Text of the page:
Magic mushrooms inspired Frank Herbert’s ‘Dune’
Anyone who has read Frank Herbert’s classic science fiction novel Dune will have pondered on the inspiration for the book’s fictional spice melange—supposedly the most valuable commodity in the universe. This naturally occurring drug can only be found on the planet Arrakis. The spice is much sought after as it can give users heightened awareness, longevity and the ability to see into the future. Melange is also the source of power for the Spacing Guild’s spacecrafts called “heighliners”—the drug allowing users to safely steer the heighliner during a “navigation trance.” It’s a useful drug. The downside? The spice leads to addiction, turning the users eyes a luminous blue. Withdrawal can be fatal.
At the time of publication in 1965, many thought Herbert was making reference to LSD—something director Alejandro Jodorowsky considered when he planned to film the book back in the 1970s, when he claimed his movie:
…would give the people who took LSD at that time the hallucinations that you get with that drug, but without hallucinating.
In fact, Herbert was making a reference to psychedelics in particular his own predilection for magic mushrooms, as Paul Stamets explains in his book Mycelium Running: How Mushrooms Can Help Save the World:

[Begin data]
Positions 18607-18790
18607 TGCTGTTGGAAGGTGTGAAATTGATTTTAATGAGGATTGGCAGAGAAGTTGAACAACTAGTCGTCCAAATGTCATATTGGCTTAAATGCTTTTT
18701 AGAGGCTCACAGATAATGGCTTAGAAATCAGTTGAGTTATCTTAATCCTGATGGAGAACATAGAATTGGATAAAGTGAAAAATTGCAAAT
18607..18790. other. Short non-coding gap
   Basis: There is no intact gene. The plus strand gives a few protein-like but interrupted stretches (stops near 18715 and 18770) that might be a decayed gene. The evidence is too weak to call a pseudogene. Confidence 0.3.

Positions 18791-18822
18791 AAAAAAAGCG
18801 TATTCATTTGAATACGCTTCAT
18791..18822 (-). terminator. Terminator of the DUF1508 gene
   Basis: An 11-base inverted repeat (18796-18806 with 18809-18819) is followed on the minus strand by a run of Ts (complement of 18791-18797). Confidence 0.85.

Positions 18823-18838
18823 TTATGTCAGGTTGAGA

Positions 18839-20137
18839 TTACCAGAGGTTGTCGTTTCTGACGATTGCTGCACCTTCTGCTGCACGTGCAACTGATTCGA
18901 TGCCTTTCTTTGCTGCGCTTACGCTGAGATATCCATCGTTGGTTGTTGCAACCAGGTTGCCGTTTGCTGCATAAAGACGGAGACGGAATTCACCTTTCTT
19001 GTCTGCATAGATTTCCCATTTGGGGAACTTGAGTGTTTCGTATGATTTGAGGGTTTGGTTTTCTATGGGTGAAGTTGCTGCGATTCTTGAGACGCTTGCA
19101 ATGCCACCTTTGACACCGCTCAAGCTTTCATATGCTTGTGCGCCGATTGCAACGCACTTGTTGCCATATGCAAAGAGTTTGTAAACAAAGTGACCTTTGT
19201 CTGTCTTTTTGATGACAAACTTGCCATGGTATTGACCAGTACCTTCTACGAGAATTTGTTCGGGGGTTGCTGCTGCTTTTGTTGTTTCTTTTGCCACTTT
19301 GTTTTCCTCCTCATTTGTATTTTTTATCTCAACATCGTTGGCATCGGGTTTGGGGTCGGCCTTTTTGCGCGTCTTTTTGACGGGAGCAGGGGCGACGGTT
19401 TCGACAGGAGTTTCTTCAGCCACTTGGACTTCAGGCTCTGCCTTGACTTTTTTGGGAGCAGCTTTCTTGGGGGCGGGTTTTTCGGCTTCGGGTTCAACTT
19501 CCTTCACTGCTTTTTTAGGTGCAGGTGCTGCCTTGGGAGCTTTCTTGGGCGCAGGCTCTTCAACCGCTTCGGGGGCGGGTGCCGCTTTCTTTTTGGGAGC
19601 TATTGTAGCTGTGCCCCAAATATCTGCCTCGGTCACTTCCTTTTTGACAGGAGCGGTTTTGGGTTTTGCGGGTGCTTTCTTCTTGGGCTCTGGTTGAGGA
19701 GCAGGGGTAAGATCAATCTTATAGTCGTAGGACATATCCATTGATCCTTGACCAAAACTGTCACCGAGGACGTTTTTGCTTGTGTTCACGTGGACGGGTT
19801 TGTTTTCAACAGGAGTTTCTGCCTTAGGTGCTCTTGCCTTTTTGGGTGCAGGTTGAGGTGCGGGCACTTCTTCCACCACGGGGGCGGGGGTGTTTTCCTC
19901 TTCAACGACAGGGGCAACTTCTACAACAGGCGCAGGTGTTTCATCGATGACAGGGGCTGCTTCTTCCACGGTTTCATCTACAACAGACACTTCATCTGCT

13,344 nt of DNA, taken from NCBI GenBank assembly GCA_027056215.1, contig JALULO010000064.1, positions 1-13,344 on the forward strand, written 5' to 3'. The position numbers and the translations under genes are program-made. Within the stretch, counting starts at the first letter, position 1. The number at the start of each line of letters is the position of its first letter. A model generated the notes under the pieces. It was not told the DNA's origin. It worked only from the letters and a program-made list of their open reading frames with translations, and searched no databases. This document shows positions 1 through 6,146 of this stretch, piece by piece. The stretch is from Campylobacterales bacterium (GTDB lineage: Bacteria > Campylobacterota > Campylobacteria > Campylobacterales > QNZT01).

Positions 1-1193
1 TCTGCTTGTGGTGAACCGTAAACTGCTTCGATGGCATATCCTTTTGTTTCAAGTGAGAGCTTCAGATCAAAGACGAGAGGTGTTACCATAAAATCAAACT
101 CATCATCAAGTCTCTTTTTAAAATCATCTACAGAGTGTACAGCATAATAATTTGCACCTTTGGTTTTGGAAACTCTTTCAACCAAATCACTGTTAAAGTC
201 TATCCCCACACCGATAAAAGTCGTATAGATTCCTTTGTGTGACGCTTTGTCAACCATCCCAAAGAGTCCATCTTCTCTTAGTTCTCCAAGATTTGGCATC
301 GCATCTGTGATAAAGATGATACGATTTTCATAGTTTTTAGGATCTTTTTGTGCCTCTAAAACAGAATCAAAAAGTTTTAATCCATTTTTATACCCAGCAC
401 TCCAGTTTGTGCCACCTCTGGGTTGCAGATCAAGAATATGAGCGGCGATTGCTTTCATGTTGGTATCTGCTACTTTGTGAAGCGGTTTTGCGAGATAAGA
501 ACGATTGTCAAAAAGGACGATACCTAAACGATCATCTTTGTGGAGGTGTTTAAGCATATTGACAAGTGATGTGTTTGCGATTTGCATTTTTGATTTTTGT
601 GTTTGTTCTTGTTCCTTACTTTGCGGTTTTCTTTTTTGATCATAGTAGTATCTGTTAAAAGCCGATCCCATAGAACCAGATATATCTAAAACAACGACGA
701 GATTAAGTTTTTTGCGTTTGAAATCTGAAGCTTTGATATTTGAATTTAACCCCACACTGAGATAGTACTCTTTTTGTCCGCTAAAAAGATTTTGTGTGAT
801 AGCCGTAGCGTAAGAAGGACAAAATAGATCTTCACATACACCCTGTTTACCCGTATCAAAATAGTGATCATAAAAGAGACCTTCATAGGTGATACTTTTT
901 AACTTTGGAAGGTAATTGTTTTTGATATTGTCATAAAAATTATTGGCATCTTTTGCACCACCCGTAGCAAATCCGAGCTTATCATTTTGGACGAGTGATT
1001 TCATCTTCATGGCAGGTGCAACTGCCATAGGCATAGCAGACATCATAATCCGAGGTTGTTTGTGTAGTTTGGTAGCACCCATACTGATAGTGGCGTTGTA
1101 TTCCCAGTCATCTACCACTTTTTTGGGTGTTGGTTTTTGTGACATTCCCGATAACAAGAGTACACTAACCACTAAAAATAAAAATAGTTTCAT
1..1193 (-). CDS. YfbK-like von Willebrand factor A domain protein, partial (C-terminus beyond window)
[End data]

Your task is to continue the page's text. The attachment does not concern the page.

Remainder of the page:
Frank Herbert, the well-known author of the Dune books, told me his technique for using spores. When I met him in the early 1980s, Frank enjoyed collecting mushrooms on his property near Port Townsend, Washington. An avid mushroom collector, he felt that throwing his less-than-perfct wild chanterelles into the garbage or compost didn’t make sense. Instead, he would put a few weathered chanterelles in a 5-gallon bucket of water, add some salt, and then, after 1 or 2 clavs, pour this spore-mass slurry on the ground at the base of newly planted firs. When he told me chanterelles were glowing from trees not even 10 years old, I couldn’t believe it. No one had previously reported chanterelles arising near such young trees, nor had anyone reported them growing as a result of using this method.” Of course, it did work for Frank, who was simply following nature’s lead.
Frank’s discovery has now been confirmed in the mushroom industry. It is now known that it’s possible to grow many mushrooms using spore slurries from elder mushrooms. Many variables come into play, but in a sense this method is just a variation of what happens when it rains. Water dilutes spores from mushrooms and carries them to new environments. Our responsibility is to make that path easier. Such is the way of nature.
Frank went on to tell me that much of the premise of Dune — the magic spice (spores) that allowed the bending of space (tripping), the giant worms (maggots digesting mushrooms), the eyes of the Freman (the cerulean blue of Psilocybe mushrooms), the mysticism of the female spiritual warriors, the Bene Gesserits (influenced by tales of Maria Sabina and the sacred mushroom cults of Mexico) — came from his perception of the fungal life cycle, and his imagination was stimulated through his experiences with the use of magic mushrooms.
You can find a PDF of the book here.
Meantime, here’s a rare clip of the sci-fi bard on television.
Via the Daily Grail